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Empowering change: A protection coordinator's journey in the fight against violence towards women and girls

Yirgalem Negash, a Protection Coordinator at DRC Ethiopia Country Office, shares her experience in preventing violence against women and girls. Yirgalem collaborates with DRC staff in area offices and partners to make a positive impact on the lives of refugees and internally displaced people in Ethiopia. With almost nine years of experience in the humanitarian sector, she discusses her journey and insights into protection work in this interview.

Posted on 04 Dec 2023

How did you become involved in the field of protection?

My educational background and personal interests were the major drivers for me to join the field of protection. After doing a degree in psychology from Jimma University in Ethiopia, my career in the humanitarian sector started at Mekdim Ethiopia National Association, a local NGO. My experience in Mekdim Ethiopia awakened the passion for protection in me, leading me to take up a gender based violence response officer position at International medical Corps (IMC) in Jewi refugee camp in Gambella. Nine years into my service as a protection professional in different positions working for international organizations and a UN Agency, I ensure that refugees and internally displaced people are better protected and able to seek safety and claim their rights. That has become my source of inspiration and satisfaction.  

What motivated you to become an advocate for the eradication of violence against women and girls?

My motivation to become an advocate for the eradication of violence against women and girls (VAWG) mainly stems from the distressing consequences of violence against women and girls. Violence against women and girls is a human rights violation, and the immediate and long-term physical, sexual, and mental consequences for women and girls can be devastating, including death. VAWG affects not only the victim’s physical and reproductive health but also their mental and emotional state. It makes them feel ashamed and to lose their self-esteem; threatens their personal security; and curbs their capacity to participate in their communities. The more I realize the impacts of violence on women and girls, the more I became committed to the cause. Advocating for the prevention of violence against women and girls is the least I could do to be part of the solution.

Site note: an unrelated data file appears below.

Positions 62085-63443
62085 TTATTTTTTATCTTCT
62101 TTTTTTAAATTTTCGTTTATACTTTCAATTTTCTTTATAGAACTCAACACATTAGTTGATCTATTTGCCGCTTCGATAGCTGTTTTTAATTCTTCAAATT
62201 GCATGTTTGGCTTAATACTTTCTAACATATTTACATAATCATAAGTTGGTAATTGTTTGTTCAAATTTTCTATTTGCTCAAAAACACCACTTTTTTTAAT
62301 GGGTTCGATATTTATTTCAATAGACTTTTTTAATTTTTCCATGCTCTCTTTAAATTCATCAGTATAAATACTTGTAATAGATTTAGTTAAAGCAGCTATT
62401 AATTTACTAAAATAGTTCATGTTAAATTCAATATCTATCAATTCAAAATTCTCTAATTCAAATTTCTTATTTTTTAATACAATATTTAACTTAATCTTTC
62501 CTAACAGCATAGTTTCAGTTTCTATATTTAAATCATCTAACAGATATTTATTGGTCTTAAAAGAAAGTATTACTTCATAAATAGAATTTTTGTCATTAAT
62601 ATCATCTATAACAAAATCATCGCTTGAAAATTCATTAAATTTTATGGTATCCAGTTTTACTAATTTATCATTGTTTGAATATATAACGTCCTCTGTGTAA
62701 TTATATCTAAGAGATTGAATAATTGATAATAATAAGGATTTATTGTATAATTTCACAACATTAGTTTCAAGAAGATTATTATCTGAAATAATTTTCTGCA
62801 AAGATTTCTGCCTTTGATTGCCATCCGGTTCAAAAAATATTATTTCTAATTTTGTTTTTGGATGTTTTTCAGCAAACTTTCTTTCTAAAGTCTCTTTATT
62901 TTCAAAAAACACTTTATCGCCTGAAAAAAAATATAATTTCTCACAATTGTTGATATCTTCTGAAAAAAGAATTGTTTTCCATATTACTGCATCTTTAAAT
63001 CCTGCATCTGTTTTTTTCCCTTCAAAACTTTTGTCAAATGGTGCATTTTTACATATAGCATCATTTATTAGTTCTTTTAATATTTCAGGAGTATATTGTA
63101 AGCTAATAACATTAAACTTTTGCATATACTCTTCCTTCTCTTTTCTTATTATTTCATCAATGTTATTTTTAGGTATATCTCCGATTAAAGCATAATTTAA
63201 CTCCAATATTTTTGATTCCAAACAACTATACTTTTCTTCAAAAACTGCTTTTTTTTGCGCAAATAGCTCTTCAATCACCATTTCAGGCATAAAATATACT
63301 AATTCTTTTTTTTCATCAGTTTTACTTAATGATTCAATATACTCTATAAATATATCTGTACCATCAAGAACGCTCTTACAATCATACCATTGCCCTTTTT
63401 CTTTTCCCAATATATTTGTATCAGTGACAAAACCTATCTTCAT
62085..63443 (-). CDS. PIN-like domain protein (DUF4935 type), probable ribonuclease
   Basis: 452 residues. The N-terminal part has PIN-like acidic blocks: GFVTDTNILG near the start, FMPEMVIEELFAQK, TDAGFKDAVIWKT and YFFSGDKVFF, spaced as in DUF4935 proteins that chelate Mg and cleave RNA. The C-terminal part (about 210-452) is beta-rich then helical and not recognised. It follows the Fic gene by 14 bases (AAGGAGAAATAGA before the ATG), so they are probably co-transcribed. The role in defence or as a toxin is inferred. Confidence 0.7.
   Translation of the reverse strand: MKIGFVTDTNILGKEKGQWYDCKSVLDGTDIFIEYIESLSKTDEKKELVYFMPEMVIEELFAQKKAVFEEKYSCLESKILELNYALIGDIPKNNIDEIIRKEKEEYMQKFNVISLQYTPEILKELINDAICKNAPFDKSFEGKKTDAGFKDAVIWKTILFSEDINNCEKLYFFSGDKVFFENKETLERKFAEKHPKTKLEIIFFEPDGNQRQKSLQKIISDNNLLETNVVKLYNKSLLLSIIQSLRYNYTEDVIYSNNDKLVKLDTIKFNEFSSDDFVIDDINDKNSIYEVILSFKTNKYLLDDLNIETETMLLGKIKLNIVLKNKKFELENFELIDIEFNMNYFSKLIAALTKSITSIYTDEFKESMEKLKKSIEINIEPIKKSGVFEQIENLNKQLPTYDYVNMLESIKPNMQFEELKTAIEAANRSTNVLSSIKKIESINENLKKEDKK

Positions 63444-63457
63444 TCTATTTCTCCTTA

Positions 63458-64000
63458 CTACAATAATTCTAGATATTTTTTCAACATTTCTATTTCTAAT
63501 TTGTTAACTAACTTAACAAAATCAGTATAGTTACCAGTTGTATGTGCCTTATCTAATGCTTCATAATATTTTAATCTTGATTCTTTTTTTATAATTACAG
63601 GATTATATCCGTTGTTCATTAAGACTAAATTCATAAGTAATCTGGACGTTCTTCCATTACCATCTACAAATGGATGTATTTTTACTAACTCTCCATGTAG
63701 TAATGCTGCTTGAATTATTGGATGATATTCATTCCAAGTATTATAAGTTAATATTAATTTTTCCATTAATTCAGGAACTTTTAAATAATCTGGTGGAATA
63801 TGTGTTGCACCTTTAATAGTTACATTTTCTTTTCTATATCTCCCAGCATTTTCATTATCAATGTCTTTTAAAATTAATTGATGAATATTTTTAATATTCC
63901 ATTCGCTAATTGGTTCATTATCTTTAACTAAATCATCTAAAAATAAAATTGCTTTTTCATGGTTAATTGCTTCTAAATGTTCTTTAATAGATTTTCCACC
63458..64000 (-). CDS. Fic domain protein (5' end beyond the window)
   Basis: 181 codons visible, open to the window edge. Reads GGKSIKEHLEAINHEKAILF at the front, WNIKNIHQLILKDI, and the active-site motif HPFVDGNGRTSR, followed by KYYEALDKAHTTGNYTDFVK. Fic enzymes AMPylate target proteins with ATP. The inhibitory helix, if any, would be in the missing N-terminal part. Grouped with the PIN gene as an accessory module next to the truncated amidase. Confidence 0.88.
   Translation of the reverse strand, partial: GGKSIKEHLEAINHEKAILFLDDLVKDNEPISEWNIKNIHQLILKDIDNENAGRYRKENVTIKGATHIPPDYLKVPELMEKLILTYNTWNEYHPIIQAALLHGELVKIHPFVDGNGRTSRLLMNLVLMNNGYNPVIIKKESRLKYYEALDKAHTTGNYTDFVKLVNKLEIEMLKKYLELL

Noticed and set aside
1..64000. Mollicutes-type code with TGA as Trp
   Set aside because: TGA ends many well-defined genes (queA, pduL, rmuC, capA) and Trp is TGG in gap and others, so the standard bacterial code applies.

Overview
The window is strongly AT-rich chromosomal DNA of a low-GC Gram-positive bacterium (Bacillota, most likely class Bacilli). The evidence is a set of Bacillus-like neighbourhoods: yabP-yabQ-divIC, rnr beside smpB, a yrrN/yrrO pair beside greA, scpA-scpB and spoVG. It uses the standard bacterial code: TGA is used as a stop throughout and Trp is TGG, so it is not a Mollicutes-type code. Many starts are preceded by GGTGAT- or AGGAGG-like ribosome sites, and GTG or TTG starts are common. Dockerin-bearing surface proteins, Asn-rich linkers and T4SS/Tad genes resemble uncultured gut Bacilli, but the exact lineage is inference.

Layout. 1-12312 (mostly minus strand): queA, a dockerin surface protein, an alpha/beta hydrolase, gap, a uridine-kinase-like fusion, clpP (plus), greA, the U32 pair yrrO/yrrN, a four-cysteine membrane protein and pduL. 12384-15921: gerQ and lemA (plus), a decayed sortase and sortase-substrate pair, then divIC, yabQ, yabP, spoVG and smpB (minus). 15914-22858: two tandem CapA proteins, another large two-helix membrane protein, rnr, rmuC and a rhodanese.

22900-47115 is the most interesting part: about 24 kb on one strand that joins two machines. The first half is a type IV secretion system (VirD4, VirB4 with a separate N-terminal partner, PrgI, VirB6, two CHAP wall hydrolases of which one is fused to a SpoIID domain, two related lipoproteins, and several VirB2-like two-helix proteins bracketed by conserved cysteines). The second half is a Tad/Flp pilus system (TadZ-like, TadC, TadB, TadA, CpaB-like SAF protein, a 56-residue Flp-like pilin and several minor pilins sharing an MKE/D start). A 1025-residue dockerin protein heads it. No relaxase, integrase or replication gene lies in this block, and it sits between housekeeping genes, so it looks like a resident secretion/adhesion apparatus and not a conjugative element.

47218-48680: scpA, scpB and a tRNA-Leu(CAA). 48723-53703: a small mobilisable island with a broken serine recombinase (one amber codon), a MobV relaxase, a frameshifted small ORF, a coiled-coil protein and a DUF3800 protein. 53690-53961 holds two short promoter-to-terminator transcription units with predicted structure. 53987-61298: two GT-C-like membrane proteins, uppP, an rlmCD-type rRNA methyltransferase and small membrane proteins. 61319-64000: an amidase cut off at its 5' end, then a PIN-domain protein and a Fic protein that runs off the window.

In your experience, what are the most common misconceptions or barriers when it comes to addressing violence against women and girls?

The barriers to addressing violence against women and culture are numerous and may vary from place to place. In my view, the most notable barriers that are persistent in almost all contexts include cultural influence, lack of knowledge/awareness, poverty, substance abuse, lack of immediate action against perpetrators by law enforcement bodies and lack of strong integration between humanitarian organization and law enforcement bodies.

How do you work to raise awareness about violence against women and girls in your community or on a larger scale?

We employ varied methods of awareness creation and raising initiatives with the goal of preventing violence against women and girls. An important platform of these methods is campaigns to mark various international days. The most important of these are International Day of Zero Tolerance to FGM on the 6th of February; International Women’s Day on the 8th of March; World Elder Abuse Awareness Day on 15th of June; International Day for the Elimination of Sexual Violence in Conflict on 19th of June International Day of the Girl Child on the 11th of October; 16 Days of Activism for the Elimination of Violence Against Women and Girls, November 25-10th December; and Human Rights Day on the 10th of December. In DRC, the commemoration of these events take place in different refugee and IDP contexts, including Melkadida, Kule, kobe, Terkidi, Zenzelima, Ebinat and other camps. Our most important activity during these events is dissemination of information through community dialogues, dramas, leaflets, banners, poems, speeches by influential local women, matches and competitions and the media. The delivery of effective messages and information dissemination calls for a collaboration with community leaders, local institutions, international & national NGOs, UN agencies, government bodies and community members.

As we commemorate the 16 days of activism, what are some specific policy changes or legal reforms that you believe would make a significant impact in eradicating violence against women and girls?

I advocate for the enactment of substantive and procedural laws related to gender-based violence (GBV) in Ethiopia, emphasizing the importance of specific criminal laws addressing GBV issues.

What advice do you have for individuals who want to get involved in the fight against violence against women and girls?

I encourage individuals to take action today by creating awareness within their communities about GBV prevention and available services. Utilizing various platforms, including social media and face-to-face meetings. We need to emphasize the urgency of the cause and call for collective efforts to prevent violence against women and girls.

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